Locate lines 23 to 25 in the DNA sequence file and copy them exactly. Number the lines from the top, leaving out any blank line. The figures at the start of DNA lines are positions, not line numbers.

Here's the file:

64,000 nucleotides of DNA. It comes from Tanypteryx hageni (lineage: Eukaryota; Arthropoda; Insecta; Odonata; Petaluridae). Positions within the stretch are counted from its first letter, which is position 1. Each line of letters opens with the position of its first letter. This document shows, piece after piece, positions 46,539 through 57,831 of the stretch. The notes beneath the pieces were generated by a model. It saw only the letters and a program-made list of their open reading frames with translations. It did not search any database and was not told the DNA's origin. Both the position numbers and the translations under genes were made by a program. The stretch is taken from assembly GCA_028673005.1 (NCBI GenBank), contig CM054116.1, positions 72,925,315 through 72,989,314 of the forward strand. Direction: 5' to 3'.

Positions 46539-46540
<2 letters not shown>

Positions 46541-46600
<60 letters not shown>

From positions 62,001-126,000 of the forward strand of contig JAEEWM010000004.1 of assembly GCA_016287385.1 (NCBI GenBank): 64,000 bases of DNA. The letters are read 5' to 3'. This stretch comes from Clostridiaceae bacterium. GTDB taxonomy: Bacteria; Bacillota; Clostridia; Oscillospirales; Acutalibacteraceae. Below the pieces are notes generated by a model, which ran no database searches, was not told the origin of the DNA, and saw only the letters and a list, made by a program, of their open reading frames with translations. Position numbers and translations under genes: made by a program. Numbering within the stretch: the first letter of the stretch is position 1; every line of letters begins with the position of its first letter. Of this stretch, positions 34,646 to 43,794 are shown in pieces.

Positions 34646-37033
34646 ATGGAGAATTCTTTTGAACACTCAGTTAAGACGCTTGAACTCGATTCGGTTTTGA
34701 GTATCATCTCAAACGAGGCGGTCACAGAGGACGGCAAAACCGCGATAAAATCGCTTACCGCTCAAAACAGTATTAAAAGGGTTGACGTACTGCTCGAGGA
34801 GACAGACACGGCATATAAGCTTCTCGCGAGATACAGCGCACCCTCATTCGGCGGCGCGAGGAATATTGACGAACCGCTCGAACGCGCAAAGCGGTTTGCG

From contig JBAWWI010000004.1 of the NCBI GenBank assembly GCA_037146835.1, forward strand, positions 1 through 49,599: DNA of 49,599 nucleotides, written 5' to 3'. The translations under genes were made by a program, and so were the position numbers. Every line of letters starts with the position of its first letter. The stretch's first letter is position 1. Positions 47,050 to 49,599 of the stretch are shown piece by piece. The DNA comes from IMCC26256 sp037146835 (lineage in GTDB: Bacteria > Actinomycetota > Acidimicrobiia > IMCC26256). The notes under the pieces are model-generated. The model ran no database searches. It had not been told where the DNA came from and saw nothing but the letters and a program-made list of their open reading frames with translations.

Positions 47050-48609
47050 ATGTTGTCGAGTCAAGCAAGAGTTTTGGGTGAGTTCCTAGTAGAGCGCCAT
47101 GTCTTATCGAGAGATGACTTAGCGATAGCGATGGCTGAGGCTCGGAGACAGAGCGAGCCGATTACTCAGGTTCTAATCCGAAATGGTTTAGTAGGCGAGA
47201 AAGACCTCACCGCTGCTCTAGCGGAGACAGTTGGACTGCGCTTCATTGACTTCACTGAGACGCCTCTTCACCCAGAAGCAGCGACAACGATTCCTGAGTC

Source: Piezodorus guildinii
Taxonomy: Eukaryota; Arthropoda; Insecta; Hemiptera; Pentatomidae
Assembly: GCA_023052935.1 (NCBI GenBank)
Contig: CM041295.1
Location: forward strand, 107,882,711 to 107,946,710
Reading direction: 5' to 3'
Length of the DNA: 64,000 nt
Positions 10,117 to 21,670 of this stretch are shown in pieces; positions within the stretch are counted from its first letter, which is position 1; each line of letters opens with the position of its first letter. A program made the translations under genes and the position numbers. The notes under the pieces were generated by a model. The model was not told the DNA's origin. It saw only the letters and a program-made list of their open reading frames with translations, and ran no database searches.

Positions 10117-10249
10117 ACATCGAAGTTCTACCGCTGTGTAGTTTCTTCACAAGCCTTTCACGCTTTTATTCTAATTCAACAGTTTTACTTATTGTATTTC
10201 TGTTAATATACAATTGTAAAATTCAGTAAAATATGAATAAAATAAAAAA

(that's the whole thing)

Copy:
Positions 10,117 to 21,670 of this stretch are shown in pieces; positions within the stretch are counted from its first letter, which is position 1; each line of letters opens with the position of its first letter. A program made the translations under genes and the position numbers. The notes under the pieces were generated by a model. The model was not told the DNA's origin. It saw only the letters and a program-made list of their open reading frames with translations, and ran no database searches.

Positions 10117-10249
10117 ACATCGAAGTTCTACCGCTGTGTAGTTTCTTCACAAGCCTTTCACGCTTTTATTCTAATTCAACAGTTTTACTTATTGTATTTC